I have solved a couple of questions myself in the past, and I think some of them are interesting to the public and will most likely appear in the future. One example for this is the question how to enable antialiasing in the Linux frontend, for which there is no native support right now. My question would now be whether posting these as a new question would be appropriate, and then immediately answer it.
If it's an interesting question, ask it. But give someone else a chance to answer it first -- you may learn something new.
If your questions are genuinely interesting or intriguing problems, then posting self-answered questions is generally considered okay.
My only caution this early in a beta is with regard to asking questions simply to "seed" the site. Stack Exchange sites don't generally need to be seeded for the purpose of adding bulk. Take a look at this blog post:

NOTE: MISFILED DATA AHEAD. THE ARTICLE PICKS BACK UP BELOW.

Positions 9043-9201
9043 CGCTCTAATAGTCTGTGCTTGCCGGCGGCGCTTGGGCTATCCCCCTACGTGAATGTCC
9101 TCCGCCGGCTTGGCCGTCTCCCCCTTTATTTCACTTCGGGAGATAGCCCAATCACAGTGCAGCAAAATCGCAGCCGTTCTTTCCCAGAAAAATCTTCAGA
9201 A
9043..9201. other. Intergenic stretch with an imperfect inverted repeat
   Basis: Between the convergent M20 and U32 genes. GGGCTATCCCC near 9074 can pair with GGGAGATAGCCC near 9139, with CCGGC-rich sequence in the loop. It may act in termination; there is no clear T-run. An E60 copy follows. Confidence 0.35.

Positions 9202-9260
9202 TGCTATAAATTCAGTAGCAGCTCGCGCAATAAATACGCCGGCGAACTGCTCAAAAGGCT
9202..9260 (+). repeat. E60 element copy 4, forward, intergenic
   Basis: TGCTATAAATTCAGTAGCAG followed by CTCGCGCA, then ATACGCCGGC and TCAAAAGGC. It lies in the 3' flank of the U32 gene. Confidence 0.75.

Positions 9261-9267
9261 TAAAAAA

But if you're question is interesting, certainly… feel free to post.
Most of these answers say, "If it is interesting, ask it." But what do we mean by "interesting"? Or more appropriately, interesting to whom?
If we want only Mathematica experts to visit the site then we should probably ask questions only an expert would ask. I'm of the thinking that we probably want some frequently asked beginning and intermediate sorts of questions to draw new users to the site.
I say this for two reasons. 1: we don't want to scare people from asking simple questions. 2: We want to draw people in who are doing a web search.
When I started with Mathematica most of my problems dealt with simple list manipulation and importing data. I also found simple shorthand used in examples (e.g. #, /@, ,__, /., /;) maddeningly confusing.
I wouldn't really be interested in a question about these things now, but I bet many new users would be.